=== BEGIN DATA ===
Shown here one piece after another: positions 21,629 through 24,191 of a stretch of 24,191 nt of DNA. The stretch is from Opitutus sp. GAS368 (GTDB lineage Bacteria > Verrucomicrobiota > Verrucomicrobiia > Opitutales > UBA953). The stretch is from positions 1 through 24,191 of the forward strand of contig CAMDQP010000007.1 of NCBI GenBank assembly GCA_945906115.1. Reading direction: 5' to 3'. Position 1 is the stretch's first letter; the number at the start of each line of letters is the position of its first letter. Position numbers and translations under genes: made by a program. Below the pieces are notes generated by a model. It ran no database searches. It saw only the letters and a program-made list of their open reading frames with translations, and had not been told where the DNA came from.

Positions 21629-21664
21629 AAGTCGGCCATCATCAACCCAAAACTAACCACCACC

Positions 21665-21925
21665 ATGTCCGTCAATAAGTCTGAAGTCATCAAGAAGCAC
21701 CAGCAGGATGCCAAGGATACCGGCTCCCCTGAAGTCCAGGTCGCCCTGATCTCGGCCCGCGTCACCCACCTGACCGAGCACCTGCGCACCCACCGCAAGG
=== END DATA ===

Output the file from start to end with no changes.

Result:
Shown here one piece after another: positions 21,629 through 24,191 of a stretch of 24,191 nt of DNA. The stretch is from Opitutus sp. GAS368 (GTDB lineage Bacteria > Verrucomicrobiota > Verrucomicrobiia > Opitutales > UBA953). The stretch is from positions 1 through 24,191 of the forward strand of contig CAMDQP010000007.1 of NCBI GenBank assembly GCA_945906115.1. Reading direction: 5' to 3'. Position 1 is the stretch's first letter; the number at the start of each line of letters is the position of its first letter. Position numbers and translations under genes: made by a program. Below the pieces are notes generated by a model. It ran no database searches. It saw only the letters and a program-made list of their open reading frames with translations, and had not been told where the DNA came from.

Positions 21629-21664
21629 AAGTCGGCCATCATCAACCCAAAACTAACCACCACC

Positions 21665-21925
21665 ATGTCCGTCAATAAGTCTGAAGTCATCAAGAAGCAC
21701 CAGCAGGATGCCAAGGATACCGGCTCCCCTGAAGTCCAGGTCGCCCTGATCTCGGCCCGCGTCACCCACCTGACCGAGCACCTGCGCACCCACCGCAAGG